Monday, January 22, 2007

Sensemaking 1

Sensemaking's influence on usability ...

"Here’s an important question for all of us: How do you make sense of something that’s big and complicated? Say… something like why your users aren’t passionate about your product?

For the past several years I’ve been thinking a great deal about sensemaking—that is, the processes people go through when trying to “make sense” of a body of knowledge.

Think about it—sensemaking is what you do when you’re trying to organize your taxes, or when you want to understand what’s going on in the Middle East. It’s what you do to figure out why your software just doesn’t seem to have the right zing for the customers. And it’s what you do when trying to wrap your mind around that great new idea for a startup. It’s figuring out how and why things make sense… or don’t.

What’s always struck me about sensemaking behavior is this: People just don’t seem to be all that good at it. They take notes on the topic, then never go over them, or lose them in the shuffle of life. People seem to rarely understand that sensemaking is a skill like language. You can be good or bad at it, and the level of skill makes a big difference.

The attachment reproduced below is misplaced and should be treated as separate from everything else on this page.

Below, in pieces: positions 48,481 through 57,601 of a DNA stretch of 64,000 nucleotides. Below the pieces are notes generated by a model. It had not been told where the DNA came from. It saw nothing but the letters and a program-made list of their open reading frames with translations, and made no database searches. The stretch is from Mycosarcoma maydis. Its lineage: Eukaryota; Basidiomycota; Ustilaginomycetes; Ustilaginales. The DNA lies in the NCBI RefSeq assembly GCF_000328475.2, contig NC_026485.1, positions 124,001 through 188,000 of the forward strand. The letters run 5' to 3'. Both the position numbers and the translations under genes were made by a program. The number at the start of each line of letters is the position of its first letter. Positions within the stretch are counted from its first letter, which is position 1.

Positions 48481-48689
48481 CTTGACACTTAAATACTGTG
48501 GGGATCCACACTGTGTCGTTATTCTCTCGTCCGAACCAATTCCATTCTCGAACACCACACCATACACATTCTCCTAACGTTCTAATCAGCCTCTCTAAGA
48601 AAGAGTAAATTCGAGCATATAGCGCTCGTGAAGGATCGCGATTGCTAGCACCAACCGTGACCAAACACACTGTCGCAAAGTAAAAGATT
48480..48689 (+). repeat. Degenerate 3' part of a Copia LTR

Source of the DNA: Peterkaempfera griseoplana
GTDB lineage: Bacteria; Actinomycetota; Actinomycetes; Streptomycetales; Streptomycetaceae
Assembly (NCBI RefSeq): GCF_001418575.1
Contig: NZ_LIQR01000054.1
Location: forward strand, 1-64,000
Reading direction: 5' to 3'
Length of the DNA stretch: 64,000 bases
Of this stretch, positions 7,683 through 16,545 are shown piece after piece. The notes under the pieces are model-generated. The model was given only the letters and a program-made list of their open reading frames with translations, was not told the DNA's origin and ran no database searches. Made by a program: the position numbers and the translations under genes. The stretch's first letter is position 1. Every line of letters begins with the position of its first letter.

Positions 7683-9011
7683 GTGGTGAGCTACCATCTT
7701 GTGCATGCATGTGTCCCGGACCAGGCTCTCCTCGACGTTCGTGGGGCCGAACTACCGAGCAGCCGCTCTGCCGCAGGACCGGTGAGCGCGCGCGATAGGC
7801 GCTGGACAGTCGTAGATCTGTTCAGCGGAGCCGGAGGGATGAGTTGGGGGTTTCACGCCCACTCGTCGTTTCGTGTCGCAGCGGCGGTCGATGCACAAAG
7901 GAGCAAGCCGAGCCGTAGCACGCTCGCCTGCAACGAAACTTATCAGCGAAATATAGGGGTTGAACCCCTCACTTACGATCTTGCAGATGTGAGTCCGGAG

So I’ve made this a central part of my research career: WHAT do people do when they’re trying to make sense of the world? And, just as importantly, WHY are people so bad at it? A great deal of my career (at PARC, Apple, IBM and now at Google) has been a long study of these sensemaking behaviors.

Let’s be more precise: If you’re trying to understand a fairly hefty topic… what is it that you do? How do you collect information, organize it and figure out what’s important (and what’s not)?

I know what I do (and I’ll tell you below)… but pause and think about this for a second. What do you do?

(I’ll wait.)

Okay. What’s the answer? When I ask people this question, I get two really interesting responses."    (Continued via Creating Passionate Users)    [Usability Resources]


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